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Friday, April 19, 2024


FISHERIES and Livestock Minister Makozo Chikote has told Parliament that there has been an upsurge in Contagious Bovine Pleuropneumonia (CBPP) cases in Western North-Western and Central province affecting 19 districts.

Mr. Chikote said reports indicated that a total of 1,466 CBPP cases had been recorded from January this year to date and that 742 cattle had died.

“This puta the entire cattle population of Western Province and other provinces at immediate risk. The spread of the disease has been due to illegal movement of animals from infected areas in a bid to find a market or try to run away from infections,” Mr. Chikote said.

He said this in response to a question for oral answer raised by Kalabon Central Member of Parliament Chinga Miyutu in the House yesterday on whether the Minister was aware of the outbreak of CBPP in Kalabo District.

Mr. Chikote said Kalabo District had recorded 434 CBPP cases and 267 cattle died of the disease between January and June 2022.

He said following the outbreak of CBPP in Kalabo District, the Government had put in place a number of measures, which included removal of all positive animals to avoid the spread of the disease.

Mr. Chikote said 398 infected head of cattle were slaughtered at abattoirs in Mongu and Limulunga.

In response to a follow-up from Bwacha lawmaker Sydney Mushanga on affected areas in Central Province, he said CBPP case had been detected at about 52 farms in Chibombo and Chisamba districts.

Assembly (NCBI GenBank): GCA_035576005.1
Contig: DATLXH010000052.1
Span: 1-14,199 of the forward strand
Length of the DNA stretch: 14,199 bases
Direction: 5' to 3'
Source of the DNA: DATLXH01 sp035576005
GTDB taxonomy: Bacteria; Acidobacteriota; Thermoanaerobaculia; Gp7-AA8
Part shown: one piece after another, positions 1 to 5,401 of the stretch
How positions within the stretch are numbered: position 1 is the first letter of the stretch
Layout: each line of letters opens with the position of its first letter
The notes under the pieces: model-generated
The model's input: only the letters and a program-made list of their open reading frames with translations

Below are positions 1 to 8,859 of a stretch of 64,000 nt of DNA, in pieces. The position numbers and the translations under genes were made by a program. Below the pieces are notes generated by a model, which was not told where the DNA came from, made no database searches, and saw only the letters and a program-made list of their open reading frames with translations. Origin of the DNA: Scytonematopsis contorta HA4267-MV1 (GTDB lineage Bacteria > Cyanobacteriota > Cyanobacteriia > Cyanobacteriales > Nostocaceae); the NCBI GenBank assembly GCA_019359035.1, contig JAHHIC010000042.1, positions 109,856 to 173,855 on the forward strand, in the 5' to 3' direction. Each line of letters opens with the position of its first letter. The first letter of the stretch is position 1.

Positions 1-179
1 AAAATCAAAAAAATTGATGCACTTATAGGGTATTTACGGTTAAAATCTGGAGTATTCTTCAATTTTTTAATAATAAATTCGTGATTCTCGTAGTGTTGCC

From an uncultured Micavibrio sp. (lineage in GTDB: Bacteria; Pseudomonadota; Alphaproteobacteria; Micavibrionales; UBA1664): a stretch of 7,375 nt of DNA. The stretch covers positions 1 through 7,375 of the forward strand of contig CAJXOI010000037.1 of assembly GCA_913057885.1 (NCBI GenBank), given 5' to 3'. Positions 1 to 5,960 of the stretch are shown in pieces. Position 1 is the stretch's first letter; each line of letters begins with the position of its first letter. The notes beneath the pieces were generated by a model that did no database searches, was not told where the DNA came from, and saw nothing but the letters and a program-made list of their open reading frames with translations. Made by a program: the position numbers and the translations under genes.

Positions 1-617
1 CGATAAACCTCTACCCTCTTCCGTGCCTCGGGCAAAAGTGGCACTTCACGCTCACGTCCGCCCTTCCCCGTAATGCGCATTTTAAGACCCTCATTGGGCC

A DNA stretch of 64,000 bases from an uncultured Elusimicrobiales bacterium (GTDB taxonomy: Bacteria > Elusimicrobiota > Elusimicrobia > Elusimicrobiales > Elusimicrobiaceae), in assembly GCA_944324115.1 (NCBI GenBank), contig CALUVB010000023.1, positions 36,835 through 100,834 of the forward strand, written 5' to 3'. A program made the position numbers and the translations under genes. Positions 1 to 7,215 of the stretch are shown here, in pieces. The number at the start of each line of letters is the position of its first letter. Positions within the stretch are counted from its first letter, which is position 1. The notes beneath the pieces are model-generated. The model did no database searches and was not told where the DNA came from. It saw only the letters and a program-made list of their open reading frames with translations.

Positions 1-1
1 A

He said the Ministry of Fisheries and Livestock had intensified controls in areas affected by CBPP through mobile patrols to curb illegal movement of animals , among other measures.

Mr. Chikote said if one animal was infected then the whole herd was affected, including those that were not showing signs. That was why the ministry was urging livestock farmers who had recorded CBPP among their herds to slaughter the animals.

“The House may wish to not that failure to do this will make the disease be sustained and will continue causing mortalities to cattle in the area and probability of spreading to other districts or indeed provinces is high,” he said.

He said the ministry was urging livestock farmers to take their infected herds to abattoirs near their localities so that they could salvage financial value from the animals.

He said CBPP could not be spread from animals to human beings and mainly affected the lungs, which were removed at the meat inspections.

“My ministry has negotiated with all abattoirs to buy off these carcasses at prevailing market prices that they should be paying the farmers expeditiously,” he said.

He said also that to strengthen service delivery his ministry had been granted Treasury authority upon request to recruit 475 staff, most of them for animal health fisheries and production.


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